(WASHINGTON) — The Biden administration is prepared to begin rolling out booster shots for many Americans the week of Sept. 20, the nation’s top health officials announced Wednesday, citing data that show the effectiveness of Pfizer and Moderna vaccines against COVID-19 diminishes over time.
In a joint statement by the US Food and Drug Administration, the Centers for Disease Control and Prevention and others, the officials cited the threat of the delta variant and noted “we are starting to see evidence of reduced protection against mild and moderate disease.”
Health care workers and nursing home residents will be first in line.
“Based on our latest assessment, the current protection against severe disease, hospitalization, and death could diminish in the months ahead, especially among those who are at higher risk or were vaccinated during the earlier phases of the vaccination rollout,” the officials wrote. “For that reason, we conclude that a booster shot will be needed to maximize vaccine-induced protection and prolong its durability.”
The CDC has long maintained that the vast majority of people hospitalized for COVID-19 are unvaccinated. There is evidence though that the numbers of vaccinated hospitalizations is growing, particularly for health care workers and nursing home residents who received their shots eight months ago.
“We are prepared to offer booster shots for all Americans beginning the week of September 20 and starting 8 months after an individual’s second dose. At that time, the individuals who were fully vaccinated earliest in the vaccination rollout, including many health care providers, nursing home residents, and other seniors, will likely be eligible for a booster,” according to the federal statement.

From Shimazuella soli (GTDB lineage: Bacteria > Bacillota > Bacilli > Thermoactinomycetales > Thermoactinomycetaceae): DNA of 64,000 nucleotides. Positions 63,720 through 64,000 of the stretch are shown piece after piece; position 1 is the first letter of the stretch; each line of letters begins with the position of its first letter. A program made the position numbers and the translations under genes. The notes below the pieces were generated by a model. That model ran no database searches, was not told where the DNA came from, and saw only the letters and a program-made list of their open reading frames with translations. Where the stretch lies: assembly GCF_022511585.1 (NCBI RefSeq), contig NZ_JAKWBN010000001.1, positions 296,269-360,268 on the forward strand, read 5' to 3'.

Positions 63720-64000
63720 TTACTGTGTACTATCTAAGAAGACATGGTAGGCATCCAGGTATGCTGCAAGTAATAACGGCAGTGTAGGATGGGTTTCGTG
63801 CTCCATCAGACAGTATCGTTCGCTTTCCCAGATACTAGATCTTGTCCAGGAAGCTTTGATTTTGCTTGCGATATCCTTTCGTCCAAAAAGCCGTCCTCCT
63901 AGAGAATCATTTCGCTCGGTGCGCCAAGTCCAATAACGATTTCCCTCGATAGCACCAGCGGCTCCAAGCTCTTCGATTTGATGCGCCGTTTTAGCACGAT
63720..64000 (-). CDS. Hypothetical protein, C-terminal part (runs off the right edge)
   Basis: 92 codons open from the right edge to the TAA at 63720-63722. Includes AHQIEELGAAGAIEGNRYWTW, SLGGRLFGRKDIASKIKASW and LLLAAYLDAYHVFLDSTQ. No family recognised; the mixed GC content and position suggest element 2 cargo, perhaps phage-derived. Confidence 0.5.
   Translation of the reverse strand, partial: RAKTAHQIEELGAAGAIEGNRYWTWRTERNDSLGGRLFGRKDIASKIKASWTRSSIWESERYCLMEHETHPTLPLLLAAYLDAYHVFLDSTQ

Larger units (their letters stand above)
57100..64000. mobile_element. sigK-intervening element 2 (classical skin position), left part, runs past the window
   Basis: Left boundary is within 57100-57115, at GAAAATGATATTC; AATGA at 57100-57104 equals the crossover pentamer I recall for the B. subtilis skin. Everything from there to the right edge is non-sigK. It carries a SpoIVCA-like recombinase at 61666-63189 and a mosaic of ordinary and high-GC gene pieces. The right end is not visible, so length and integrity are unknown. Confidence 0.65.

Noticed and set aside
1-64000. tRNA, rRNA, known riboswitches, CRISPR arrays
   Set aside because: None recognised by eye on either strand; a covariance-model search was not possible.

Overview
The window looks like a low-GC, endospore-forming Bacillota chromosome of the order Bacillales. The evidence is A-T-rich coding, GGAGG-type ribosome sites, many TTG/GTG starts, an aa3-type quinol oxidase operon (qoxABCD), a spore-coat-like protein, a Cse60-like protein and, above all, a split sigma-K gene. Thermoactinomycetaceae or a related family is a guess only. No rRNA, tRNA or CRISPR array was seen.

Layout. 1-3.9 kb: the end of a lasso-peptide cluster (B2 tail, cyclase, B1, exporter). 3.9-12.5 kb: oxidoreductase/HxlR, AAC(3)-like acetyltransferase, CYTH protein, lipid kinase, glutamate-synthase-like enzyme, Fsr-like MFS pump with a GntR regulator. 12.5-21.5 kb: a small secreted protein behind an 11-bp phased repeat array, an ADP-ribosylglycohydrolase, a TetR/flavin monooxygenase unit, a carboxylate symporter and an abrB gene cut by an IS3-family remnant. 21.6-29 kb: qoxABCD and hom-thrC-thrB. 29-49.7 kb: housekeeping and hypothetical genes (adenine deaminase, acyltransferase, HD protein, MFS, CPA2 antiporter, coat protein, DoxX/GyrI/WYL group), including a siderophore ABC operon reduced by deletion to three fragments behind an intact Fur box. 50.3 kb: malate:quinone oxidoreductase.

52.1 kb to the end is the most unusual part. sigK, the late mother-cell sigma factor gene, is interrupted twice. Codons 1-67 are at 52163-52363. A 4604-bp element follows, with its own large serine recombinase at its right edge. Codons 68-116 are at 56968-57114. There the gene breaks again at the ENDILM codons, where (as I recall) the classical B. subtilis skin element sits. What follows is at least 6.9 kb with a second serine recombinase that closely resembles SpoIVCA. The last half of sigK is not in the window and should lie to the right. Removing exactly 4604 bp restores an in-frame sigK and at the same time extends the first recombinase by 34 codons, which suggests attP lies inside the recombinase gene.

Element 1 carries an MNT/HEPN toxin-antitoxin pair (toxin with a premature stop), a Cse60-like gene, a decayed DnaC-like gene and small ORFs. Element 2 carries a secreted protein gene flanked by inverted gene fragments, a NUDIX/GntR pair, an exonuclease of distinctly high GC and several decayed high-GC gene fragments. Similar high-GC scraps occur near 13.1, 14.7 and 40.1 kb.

For now, the upcoming boosters will be aimed at people who received the Pfizer and Moderna vaccines only. But officials say they anticipate authorizing boosters for people who got the Johnson & Johnson vaccines too. The first J&J vaccines weren’t administered until March, and the Biden administration says it expects more data on the effectiveness of that vaccine in a few weeks.
The administration says vaccines are still working and are the best assurances against severe illness or death.
“Nearly all the cases of severe disease, hospitalization, and death continue to occur among those not yet vaccinated at all,” the officials wrote.
Among those signing the statement were CDC Director Dr. Rochelle Walensky, FDA Administrator Dr. Janet Woodcock, Surgeon General Dr. Vivek Murth and Dr. Anthony Fauci, President Joe Biden’s chief medical advisor and director of the National Institute of Allergy and Infectious Disease.
Copyright © 2021, ABC Audio. All rights reserved.